A great resource on exercise and osteoporosis is my free, seven day email course called Exercise Recommendations for Osteoporosis. After you provide your email address, you will receive seven consecutive online educational videos on bone health — one lesson each day. You can look at the videos at anytime and as often as you like.
- Can exercise reverse osteoporosis?
- Stop the stoop — how to avoid kyphosis and rounded shoulders.
- Key components of an osteoporosis exercise program.
- Key principles of bone building.
- Exercises you should avoid if you have osteoporosis.
- Yoga and osteoporosis — should you practice yoga if you have osteoporosis?
- Core strength and osteoporosis — why is core strength important if you have osteoporosis?
Enter your email address and I will start you on this free course. I do not SPAM or share your email address (or any information) with third parties. You can unsubscribe from my mail list at any time.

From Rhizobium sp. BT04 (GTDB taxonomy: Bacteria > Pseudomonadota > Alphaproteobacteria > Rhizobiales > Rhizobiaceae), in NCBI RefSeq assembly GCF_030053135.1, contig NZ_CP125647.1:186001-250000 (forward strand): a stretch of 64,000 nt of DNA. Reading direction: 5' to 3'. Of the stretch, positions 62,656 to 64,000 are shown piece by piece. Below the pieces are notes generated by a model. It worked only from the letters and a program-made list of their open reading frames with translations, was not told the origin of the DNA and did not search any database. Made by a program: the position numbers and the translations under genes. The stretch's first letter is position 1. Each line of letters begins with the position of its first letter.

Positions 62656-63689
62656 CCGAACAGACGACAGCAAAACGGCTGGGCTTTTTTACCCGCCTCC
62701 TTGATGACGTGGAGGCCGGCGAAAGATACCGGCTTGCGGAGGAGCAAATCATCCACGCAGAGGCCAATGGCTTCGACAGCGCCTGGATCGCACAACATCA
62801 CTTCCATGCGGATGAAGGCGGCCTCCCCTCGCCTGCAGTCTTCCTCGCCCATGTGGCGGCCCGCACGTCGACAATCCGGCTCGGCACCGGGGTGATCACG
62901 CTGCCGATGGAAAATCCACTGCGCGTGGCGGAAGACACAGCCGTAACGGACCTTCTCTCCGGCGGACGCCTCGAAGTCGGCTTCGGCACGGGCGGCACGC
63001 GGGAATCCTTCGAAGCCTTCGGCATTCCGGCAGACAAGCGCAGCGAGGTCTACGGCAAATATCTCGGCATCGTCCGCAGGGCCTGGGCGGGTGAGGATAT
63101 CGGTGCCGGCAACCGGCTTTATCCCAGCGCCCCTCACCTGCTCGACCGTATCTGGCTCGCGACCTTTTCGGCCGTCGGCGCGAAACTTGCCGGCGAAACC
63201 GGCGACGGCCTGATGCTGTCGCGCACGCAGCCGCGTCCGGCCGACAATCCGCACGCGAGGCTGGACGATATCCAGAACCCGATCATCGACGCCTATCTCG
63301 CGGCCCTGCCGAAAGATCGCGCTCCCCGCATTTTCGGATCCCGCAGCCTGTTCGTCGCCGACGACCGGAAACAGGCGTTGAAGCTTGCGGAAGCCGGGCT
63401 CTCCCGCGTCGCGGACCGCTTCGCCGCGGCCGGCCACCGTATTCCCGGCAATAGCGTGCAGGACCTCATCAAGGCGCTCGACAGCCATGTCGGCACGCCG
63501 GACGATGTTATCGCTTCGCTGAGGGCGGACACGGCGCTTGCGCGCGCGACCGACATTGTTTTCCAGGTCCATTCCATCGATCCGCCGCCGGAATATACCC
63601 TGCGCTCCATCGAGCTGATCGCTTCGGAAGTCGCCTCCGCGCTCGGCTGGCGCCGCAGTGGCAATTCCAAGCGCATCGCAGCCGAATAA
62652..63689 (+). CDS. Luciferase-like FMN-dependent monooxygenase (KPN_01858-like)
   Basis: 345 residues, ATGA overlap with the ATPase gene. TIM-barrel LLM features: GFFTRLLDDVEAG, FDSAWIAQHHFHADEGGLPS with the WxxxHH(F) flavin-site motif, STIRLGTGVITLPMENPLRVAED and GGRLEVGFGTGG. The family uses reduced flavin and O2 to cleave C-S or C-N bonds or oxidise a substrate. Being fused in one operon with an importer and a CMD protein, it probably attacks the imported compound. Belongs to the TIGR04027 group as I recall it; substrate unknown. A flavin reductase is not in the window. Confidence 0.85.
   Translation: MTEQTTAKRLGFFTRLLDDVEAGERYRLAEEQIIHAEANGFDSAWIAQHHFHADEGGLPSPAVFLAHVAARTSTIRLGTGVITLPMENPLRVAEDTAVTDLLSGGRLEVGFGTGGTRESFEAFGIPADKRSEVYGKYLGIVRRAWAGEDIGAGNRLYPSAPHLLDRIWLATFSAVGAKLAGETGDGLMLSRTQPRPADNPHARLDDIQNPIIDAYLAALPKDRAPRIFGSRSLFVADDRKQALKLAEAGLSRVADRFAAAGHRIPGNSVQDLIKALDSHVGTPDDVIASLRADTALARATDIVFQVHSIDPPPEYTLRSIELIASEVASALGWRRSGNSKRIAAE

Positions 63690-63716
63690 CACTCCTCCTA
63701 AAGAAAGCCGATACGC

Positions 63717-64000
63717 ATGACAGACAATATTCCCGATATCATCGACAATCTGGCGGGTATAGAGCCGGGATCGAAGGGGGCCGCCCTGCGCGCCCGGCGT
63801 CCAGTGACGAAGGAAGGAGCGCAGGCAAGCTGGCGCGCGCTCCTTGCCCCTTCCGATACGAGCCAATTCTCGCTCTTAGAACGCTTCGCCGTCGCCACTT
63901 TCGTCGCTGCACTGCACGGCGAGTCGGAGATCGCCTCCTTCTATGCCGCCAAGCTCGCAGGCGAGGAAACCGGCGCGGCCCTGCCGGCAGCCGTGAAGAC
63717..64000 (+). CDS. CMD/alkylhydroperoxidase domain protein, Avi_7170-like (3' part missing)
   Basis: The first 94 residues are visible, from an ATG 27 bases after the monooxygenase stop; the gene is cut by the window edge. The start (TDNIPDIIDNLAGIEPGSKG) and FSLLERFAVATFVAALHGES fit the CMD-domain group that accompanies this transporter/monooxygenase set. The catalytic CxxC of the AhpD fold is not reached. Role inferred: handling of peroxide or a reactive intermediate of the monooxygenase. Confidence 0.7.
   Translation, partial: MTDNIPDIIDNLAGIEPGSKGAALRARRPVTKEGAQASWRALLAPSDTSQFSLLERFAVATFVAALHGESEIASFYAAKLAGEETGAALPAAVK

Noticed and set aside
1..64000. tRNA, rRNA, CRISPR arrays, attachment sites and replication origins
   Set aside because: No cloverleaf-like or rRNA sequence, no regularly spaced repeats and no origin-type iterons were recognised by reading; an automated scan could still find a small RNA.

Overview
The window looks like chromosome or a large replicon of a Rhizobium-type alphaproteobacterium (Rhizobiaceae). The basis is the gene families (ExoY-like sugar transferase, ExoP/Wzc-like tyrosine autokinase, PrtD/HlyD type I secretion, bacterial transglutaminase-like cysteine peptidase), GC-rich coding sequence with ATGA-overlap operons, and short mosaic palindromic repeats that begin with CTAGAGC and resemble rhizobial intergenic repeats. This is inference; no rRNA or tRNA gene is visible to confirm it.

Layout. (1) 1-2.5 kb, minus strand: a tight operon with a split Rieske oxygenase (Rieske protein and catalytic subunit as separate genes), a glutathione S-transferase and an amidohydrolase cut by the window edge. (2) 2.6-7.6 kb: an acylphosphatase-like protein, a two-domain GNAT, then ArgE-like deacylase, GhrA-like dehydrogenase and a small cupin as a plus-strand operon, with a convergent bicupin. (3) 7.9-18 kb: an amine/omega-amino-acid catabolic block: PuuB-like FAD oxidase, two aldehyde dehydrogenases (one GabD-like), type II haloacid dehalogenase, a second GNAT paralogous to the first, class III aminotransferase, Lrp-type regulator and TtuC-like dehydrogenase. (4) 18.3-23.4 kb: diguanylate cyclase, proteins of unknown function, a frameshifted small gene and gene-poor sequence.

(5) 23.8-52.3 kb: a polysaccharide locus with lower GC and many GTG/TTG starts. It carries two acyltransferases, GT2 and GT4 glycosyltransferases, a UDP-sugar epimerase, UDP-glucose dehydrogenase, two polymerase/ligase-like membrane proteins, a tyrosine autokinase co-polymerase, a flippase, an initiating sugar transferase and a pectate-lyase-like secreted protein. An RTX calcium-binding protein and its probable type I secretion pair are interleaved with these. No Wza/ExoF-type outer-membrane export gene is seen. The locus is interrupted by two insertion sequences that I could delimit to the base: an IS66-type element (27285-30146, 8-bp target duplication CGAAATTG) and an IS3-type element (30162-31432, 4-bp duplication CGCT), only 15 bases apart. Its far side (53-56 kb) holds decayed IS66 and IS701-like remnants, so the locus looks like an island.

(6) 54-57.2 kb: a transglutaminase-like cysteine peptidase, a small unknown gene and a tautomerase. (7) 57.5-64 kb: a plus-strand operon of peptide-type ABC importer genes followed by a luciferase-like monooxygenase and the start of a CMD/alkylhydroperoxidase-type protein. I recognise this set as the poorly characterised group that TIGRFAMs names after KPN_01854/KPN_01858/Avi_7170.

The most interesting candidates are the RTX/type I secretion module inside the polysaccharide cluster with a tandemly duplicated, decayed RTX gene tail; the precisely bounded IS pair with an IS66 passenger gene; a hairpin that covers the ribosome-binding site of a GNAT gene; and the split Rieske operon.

Jessica found the Stabilicers easy to attach and remove. She also found them to be very stylish and portable.
However, like the Airgo cleats, the Stabilicers were not stable on the tiled floor. Jessica found that they elevated her more than the Airgo cleats — making them less stable on pavement — but they handled the ice patch test very well.
Stabilicer Lite Duty Serious Traction Cleats Recommendation
Although the Stablicer Lite were easy to put on, I cannot recommend these ice cleats for winter walking because they were not stable on either the tiled floor inside the house or on the icy patch outside the house.
The Yaktrax took Jessica the longest time to attach because she had to put the cleats on and then run a strap through a loop to secure the cleats onto her boot.
The Yaktrax were the least stable of the three cleats we tested on the tile floor.
The cleats are very different than the other two models we evaluated. The cleat bottom has studs on the front and coiled wire at the back. Jessica found that the coil caused her to slip when she made contact on the ice. The studs on the back had to engage with the ice before she could regain her balance.